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Cincinnati Manager changing way the city buys stuff

Tana Weingartner

Cincinnati City Manager Harry Black is changing the way the city purchases goods and services.  

Starting March 23 all contracts, bids or requests for proposals of $50,000 or more will have to come to his office for review and approval.  

Black said the goal is to streamline and centralize the procurement process.  He said right now city departments have different methods for buying goods and services.

"It’s highly inefficient; and it’s not as effective as it needs to be in terms of transaction cycle times, you know turning a procurement around,” Black said.  “We are spending much, much more money than we need to spend because we’re not spending the money strategically from a procurement standpoint.  We’re not doing procurement planning, and we’re not doing procurement forecasting nor strategic planning.”

Black said it costs the city extra when different departments buy goods and services on their own.   He pointed to a recent study reviewing five years of purchase data.

“The city has spent several hundreds of millions of dollars and 70 percent of those dollars have gone to 38 companies,” Black said.  “That’s unacceptable.  It tells me that we’re not maximizing and we’re not encouraging competition the way that we need to encourage it to make certain that we’re getting value for money; and that we’re getting a broader pool of vendors to provide goods and services to the city.”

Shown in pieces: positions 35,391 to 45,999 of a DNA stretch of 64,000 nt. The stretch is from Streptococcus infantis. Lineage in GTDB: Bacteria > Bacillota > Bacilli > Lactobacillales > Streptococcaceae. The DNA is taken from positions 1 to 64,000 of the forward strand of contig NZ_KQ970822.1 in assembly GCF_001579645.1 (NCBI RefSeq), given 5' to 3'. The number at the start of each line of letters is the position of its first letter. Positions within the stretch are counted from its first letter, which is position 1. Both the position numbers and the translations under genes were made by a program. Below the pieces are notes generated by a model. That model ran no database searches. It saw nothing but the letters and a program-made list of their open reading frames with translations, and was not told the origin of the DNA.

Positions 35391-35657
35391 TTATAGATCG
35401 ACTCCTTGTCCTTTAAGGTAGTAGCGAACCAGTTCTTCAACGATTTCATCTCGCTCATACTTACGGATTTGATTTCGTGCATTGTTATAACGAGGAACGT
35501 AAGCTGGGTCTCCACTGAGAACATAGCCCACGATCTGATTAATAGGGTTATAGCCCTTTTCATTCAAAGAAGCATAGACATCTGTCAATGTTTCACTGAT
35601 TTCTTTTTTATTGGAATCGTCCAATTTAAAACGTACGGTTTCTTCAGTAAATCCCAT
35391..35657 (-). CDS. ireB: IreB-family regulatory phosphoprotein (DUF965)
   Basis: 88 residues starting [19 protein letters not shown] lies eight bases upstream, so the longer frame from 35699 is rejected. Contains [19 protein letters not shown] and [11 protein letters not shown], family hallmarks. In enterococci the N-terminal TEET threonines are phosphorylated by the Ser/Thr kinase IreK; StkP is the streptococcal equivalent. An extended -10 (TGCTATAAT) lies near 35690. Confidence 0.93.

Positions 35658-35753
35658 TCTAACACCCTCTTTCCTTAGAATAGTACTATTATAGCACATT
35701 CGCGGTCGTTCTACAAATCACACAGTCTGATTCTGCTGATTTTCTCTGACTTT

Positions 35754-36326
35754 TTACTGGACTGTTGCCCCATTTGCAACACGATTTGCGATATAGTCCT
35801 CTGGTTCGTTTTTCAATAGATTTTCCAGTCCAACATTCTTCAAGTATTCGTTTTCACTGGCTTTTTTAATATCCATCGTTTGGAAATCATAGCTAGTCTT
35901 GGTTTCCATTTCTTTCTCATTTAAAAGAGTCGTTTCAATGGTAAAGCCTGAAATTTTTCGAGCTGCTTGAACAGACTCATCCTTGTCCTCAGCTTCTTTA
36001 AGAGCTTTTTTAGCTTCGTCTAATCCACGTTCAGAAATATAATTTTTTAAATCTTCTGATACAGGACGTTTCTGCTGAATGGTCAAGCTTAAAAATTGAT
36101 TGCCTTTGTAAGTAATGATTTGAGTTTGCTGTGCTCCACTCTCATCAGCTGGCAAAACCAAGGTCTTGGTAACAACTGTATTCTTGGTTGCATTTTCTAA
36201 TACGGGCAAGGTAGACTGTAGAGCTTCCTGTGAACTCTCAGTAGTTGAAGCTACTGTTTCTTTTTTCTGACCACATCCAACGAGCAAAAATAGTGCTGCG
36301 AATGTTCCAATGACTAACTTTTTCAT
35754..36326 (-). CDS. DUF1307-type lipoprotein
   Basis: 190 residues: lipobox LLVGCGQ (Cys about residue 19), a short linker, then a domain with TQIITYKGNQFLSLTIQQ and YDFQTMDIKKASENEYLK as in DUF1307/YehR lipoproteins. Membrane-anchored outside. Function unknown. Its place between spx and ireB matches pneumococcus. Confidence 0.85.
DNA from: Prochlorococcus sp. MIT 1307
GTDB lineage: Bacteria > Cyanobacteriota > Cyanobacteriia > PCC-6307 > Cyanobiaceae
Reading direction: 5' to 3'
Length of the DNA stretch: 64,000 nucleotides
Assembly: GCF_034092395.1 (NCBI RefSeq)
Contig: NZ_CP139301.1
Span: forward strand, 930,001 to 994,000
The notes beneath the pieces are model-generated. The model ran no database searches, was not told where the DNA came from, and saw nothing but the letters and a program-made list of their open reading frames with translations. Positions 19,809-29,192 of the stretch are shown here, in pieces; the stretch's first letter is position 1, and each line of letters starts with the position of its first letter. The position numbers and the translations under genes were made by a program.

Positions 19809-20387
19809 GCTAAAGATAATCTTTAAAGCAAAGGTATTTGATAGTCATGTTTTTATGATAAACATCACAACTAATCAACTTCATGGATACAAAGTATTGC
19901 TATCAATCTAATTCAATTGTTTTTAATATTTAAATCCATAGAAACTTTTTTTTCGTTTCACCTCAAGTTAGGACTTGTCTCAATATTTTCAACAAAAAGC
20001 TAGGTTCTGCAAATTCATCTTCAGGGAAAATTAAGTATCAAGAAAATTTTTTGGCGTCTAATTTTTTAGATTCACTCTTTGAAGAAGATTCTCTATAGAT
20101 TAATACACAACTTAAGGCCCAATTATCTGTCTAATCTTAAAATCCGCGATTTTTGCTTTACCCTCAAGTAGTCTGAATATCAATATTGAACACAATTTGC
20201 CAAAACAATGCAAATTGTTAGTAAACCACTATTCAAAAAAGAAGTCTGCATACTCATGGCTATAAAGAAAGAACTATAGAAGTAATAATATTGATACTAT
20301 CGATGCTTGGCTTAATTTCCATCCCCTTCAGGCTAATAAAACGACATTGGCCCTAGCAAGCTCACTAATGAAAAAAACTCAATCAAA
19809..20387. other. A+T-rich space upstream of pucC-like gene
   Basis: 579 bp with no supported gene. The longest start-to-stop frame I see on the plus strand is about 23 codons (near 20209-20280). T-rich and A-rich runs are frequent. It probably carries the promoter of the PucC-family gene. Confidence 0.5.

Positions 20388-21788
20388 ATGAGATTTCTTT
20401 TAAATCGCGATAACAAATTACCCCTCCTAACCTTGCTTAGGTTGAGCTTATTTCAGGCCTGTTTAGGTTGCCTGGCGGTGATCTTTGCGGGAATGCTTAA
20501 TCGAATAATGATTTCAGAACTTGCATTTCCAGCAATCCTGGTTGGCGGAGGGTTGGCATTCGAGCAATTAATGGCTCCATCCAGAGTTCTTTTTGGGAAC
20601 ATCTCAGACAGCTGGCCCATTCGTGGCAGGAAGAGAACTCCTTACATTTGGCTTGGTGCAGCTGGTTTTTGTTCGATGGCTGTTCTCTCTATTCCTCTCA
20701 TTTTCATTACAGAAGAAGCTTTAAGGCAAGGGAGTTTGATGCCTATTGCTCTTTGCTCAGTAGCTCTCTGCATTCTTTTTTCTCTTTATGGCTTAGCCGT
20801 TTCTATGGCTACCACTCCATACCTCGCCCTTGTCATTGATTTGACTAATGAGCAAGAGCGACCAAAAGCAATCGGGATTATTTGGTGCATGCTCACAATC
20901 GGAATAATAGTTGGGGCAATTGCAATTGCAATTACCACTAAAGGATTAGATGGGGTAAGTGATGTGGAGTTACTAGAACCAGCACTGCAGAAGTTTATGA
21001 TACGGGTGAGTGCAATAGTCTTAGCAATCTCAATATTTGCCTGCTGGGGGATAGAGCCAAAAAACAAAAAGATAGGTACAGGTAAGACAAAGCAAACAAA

Credit Provided
Portion of Cincinnati document outlining administration regulation changing city procurement policies.

Black said some may call it micro-management.  But right now, in his opinion, there is no management or oversight.  

“If we’re buying commodity A or we’re purchasing service B, we want to make certain that every department is doing it the same way, under the same standards, the same guidelines,” Black said.  “So it’s a quality control check is really what it is.”

Each city department will also have to prepare and submit an annual procurement plan to the city manager's office in September.

Jay Hanselman brings more than 10 years experience as a news anchor and reporter to 91.7 WVXU. He came to WVXU from WNKU, where he hosted the local broadcast of All Things Considered. Hanselman has been recognized for his reporting by the Kentucky AP Broadcasters Association, the Ohio Society of Professional Journalists, and the Ohio AP Broadcasters.